Columbus Landing on Hispaniola

The Discovery Of This Continent, it’s Results To The Natives


That the Mobilians, as they have been called by the early writers, were a clan of the ancient Choctaws there can be no doubt whatever The early French colonists established in the south under Bienville called the Choctaws, Mobilians and Pafalaahs (corruption of the Choctaw words pin, our, Okla, people, falaiah, tall), and also called the Chickasaws Mobilians; they also state that the Choctaws, Pifalaiahs or more properly, Hottak falaiahs (long or tall men) and Mobilians spoke the same language. The present city of Mobile in Alabama was named after the Mobila “Iksa,” or clan of Choctaws by Bienville at the time he laid its foundation. Moma binah, or Mobinah (from which Mobile is derived) and Pifalaiah are pure Choctaw words. According to the ancient traditions of the Choctaws, and to which the aged Choctaws now living still affirm, their people were, in the days of the long past, divided into two great Ikeas; one was Hattak i ho-lihtah (Pro. har-tark, men, i, their holihta, ho-lik-tah, fenced; i, e. Their men fortify). The other, Kashapa okla {as Ka-shar-pau-oke-lah): Part people, i. e. A divided people. The two original clans, subsequently divided into six clans, were named as follows: Haiyip tuk lo hosh, (The two lakes.) Hattak falaiah (as, Har-tark fa-lai-yah hosh. The long man or men. Okla hunnali hosh (as Oke-lah hun-nar-lih hosh. People six the Kusha (Koon-shah) being broken. Apela, (A help.) Chik a sah ha, (A Chckasaw.)

In 1721, a remnant of the Mobilians were living at the junction of the, Alabama and Tombigbee rivers, but finally united with other clans of the Choctaws, their own people, and thus became extinct as an iksa. The laws of the great Iksas or families, Hattak i holahta and kash ap a okla, for bade the marriage of: any person, either male or female, belonging to the same clan; which, as the laws of the Medes and Persians, were unchangeable; and to this day, the same laws relating to marriage are strictly observed.

From the destruction of Mobila by De Soto, a long, starless night of nearly two centuries throws its impenetrable veil over the Choctaws shrouding their history in the oblivion of the past. But that they, with other southern tribes, were a numerous and also an agricultural people as far back as the fifteenth century there is no doubt; though agricultural to a small extent in comparison with the whites; yet to a sufficient degree to satisfy the demands of any people to who avarice was an entire stranger, and who adhered to the maxim “Sufficient unto the day is the evil thereof.”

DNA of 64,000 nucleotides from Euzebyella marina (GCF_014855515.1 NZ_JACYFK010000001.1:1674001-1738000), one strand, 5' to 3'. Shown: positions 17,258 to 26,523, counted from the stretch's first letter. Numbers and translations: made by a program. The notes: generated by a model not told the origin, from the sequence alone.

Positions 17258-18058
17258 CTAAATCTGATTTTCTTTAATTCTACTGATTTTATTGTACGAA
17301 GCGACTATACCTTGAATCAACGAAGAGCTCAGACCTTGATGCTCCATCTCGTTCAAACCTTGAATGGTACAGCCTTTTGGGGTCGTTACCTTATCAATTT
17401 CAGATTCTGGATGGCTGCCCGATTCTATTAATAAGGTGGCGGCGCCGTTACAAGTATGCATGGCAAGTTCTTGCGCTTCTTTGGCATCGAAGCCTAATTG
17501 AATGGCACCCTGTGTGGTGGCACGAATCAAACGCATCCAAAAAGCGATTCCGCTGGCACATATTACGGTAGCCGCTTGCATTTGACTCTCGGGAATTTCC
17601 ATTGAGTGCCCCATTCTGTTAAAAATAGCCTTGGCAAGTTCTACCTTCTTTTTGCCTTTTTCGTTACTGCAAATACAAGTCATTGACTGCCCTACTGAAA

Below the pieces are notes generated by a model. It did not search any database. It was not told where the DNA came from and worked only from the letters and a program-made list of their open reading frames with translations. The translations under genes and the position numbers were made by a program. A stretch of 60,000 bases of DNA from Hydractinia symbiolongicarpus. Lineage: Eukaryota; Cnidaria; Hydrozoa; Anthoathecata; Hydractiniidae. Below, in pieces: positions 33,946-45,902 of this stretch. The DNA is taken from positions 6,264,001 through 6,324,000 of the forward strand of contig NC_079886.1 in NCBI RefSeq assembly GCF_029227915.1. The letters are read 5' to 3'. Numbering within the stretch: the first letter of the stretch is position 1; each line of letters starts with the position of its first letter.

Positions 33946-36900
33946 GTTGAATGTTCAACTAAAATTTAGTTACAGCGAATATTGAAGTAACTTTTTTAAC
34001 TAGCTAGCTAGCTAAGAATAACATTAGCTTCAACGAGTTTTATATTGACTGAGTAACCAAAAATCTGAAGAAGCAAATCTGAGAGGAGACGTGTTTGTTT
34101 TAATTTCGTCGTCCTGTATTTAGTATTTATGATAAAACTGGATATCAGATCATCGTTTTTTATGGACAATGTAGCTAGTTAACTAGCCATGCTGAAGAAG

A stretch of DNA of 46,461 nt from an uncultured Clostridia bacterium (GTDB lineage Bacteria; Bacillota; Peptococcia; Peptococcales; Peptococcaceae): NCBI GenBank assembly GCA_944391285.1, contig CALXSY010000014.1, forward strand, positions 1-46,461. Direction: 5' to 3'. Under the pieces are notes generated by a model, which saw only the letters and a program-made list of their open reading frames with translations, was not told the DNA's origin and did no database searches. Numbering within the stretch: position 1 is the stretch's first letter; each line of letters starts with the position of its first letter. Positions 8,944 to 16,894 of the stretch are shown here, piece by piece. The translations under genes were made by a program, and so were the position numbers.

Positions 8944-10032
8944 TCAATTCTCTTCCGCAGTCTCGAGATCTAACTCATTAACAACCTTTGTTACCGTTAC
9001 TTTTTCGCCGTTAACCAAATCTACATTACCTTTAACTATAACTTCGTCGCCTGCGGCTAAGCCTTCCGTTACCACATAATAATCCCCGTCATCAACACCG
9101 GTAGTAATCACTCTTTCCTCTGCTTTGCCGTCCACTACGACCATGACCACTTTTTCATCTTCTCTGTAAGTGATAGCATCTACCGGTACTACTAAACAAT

When De Soto passed through Georgia, his route was lined with towns, villages and hamlets, and many sown fields, which reached from one to the other. The numerous log-pens were full of corn, while acres of that which was growing bent to the warm rays of the sun and rustled in the breeze. “On the 18th of September, 1540, De Soto reached the town of Tallase, a corruption of the Choctaw words Tuli, rock, and aisha, abound, i. e. the place of rocks.”

It stood upon a point of land almost surrounded by a main river. Extensive fields of corn reached up and down the banks. On the opposite side were other towns, skirted with rich fields laden with heavy ears of corn. On the third day the of march from Piache, they passed through many populous towns, well stored with corn, beans, pumpkins, and other provisions.”

But the six great southern tribes, Choctaws, Chickasaws, Cherokees, Muscogees, Seminoles and Natchez possessed too grand a country not to attract the eyes of the fortune hunters of all Europe, and excite their cupidity to the highest degree; therefore, the French in Louisiana, the Spaniards in Florida, and the English in Virginia and the Carolinas, early sought to establish a foothold in the territories of those warlike and independent tribes by securing, each for himself, their trade, with a view of ultimately conquering them and thus getting possession of their territories and country. As early as 1670 the English traders and emissaries had also found their way to the Choctaws, Chickasaws and Muscogees; and but few years had passed before their designs, together with those of the French and Spaniards, were plainly manifested.

By each exciting the Indians and influencing them to drive the others from their territories, each hoping thus to ultimately secure these regions for their own country and their personal interests. As the French had artfully gained and held the friendship and confidence of the Choctaws, so had the English secured and held that of the Chickasaws; hence those two brave, and then powerful tribes, were induced to make frequent wars upon each other, and thus each foolishly but ignorantly furthering the designs of their mutual foes against themselves, the Choctaws weakening and destroying the Chickasaws for the benefit of the French, alone, and the Chickasaws for the benefit alone of the English; neither caring a fig for either the Choctaw or Chickasaws, only so far as prosecuting their designs the one against the other, each with the hope of driving the other out of the country, and then, being enabled easily to subjugate the Indians by their weakened condition, they would soon secure their country; therefore, the more Indians killed, no matter by whom or by what means, the better. Thus were the grasping hands of the two unscrupulous rivals manifested as long as they possessed any power or authority upon the North American continent now forming the United States?

Cushman, Horatio Bardwell. History Of The Choctaw, Chickasaw and Natchez Indians. Greenville, Texas: Headlight Printing House. 1899

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